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I'm an 18-year old male, about to start college in a week. I will be attending a GM specialized Auto Technology Work/Study program. One requirement for the program is that I get a position at a GM dealership. The program consists of 2 months of full time classes, and 2 months of full time work experience (paid internship). This pattern repeats over the course of two weeks.

My pay rate is a mere $8/hour, at about 40 hours per week (10 hours a week during full time classes). My daily commute is about 60 miles total. My current car is a full size Mercedes Benz which averages about 15 mpg. I would rather not waste the money on gas.

While making about $245 a week, would I be able to pay for this brand new car throughout college? The total cost of the car is about $22,000. Now because I work at the dealership where I plan on buying this car, I receive about $1,500 off the initial price, as an employee discount. I also have $2,000 saved up for the down payment, and my current car is worth $4,000 in trade-in value.

With all this in mind, the initial price of the car is about $15,300. That would be the size of the loan I would need. I also figured insurance would be about $100/month. I figured, since I make about $1000 a month, while working full time, I could save the money for 4 payments (the two months that I work full time plus the two months I have classes full time). Would this be an acceptable purchase, or should I wait until after graduation?

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    Do you really have to buy that car? Do you really have to trade the Mers in and not sell it? The answers here might help you : money.stackexchange.com/questions/8149/… – littleadv Aug 21 '13 at 21:58
  • I think this is a little subjective - why blow almost all your money on a brand new car if you can wait until after graduation vs. you're young and if your family is relatively well off, why not enjoy it? – im so confused Aug 21 '13 at 21:58
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    I'll second @littleadv's point, and I'll add my two cents. Even if you buy a more fuel-efficient car, you'll still need to pay for gas. That means you'll need to cover a) the car payment, b) gas, c) auto insurance for a young driver (read: high-risk, from the insurance company's perspective), d) repairs. If you're going to graduate after four months, you can afford to wait. – John Bensin Aug 21 '13 at 22:11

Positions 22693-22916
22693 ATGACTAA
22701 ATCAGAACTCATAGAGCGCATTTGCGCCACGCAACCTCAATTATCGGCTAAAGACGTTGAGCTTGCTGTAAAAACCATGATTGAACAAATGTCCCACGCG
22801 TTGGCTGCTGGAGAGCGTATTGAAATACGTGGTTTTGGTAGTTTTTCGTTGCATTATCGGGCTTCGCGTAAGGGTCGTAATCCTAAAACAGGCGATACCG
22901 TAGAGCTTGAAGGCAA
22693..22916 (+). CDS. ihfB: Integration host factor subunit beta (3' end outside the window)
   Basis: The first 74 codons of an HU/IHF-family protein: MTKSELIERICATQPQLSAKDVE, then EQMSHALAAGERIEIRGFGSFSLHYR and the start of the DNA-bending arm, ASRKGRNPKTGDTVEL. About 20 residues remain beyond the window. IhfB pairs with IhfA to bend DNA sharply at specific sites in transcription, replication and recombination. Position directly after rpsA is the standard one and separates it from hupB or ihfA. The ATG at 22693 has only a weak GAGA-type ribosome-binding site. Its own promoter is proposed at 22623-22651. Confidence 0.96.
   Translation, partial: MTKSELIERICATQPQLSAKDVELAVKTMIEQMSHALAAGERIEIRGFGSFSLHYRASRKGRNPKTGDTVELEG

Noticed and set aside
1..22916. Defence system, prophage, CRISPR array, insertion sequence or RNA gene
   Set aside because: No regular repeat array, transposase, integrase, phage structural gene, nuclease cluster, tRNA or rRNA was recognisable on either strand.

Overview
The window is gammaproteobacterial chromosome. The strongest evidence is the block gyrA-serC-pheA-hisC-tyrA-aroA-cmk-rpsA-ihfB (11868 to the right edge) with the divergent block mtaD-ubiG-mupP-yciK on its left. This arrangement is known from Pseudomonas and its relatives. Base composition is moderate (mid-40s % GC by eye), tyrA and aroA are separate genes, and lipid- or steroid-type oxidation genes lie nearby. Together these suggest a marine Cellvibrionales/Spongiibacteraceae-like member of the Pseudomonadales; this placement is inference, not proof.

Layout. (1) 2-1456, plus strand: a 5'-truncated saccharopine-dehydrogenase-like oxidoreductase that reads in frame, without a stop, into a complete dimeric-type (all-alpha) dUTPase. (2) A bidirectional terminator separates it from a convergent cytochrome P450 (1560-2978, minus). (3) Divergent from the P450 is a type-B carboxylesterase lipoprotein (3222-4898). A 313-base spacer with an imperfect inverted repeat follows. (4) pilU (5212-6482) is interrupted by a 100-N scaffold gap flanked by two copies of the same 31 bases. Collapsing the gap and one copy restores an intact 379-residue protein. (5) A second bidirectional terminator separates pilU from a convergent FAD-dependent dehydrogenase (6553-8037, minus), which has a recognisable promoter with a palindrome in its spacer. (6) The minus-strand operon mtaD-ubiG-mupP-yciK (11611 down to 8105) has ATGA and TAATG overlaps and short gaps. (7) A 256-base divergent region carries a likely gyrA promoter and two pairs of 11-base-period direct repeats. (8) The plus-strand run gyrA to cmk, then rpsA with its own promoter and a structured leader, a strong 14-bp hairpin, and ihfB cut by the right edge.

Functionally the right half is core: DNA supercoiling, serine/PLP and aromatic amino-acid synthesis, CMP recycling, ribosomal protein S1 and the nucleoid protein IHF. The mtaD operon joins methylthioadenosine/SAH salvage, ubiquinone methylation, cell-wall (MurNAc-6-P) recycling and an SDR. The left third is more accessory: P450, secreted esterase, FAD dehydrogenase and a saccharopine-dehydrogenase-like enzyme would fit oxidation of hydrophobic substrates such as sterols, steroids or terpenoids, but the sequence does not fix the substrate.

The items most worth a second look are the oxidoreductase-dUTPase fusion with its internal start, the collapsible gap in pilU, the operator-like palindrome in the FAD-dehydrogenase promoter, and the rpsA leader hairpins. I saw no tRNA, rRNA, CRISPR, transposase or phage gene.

• I wonder what Suze Orman would say.... – Dilip Sarwate Aug 21 '13 at 22:12
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    In almost all cases you really don't save money trading in a paid off gas guzzler for a new car with better MPG. You can buy quite a bit of gas for ~$500/month. – JohnFx Aug 22 '13 at 2:26
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Forget the savings for a moment. If the base price of the car is $22,000, you get $1,500 employee discount, and $4,000 trade in, that leaves $16,500. Let's assume there are no additional fees on top of the $22,000 or that these aren't enough to matter. If you borrow $16,500 at 5% interest (that's what I paid for a car loan about a year ago) for 5 years, your monthly payments will be $311.

You say you're considering this because the new car would get better gas mileage? If that's the primary reason, then consider: Will you save over $300 per month in gas? If your commute is 60 miles per day, assuming you work 20 days a month that's 1200 miles. At 15 mpg you'd burn 80 gallons of gas per month. If the new car gets, say, 50 mpg -- which I think is pretty optimistic -- you'd burn 24 gallons of gas per month. So you'd save 56 gallons per months. Does gas in your area cost $6 per gallon? If not, this will not save you money.

Also bear in mind that insurance on a new car is more than insurance on an older car, which would eat into any gas savings.

On the flip side, maintenance on a new car should be less, as presumably it will come with a warranty.

Of course there are other reasons to buy a new car, like greater reliability, impress the girls, etc. Even if it's costing you more, you might prefer to put your money into a shiny new car than into gas. Etc.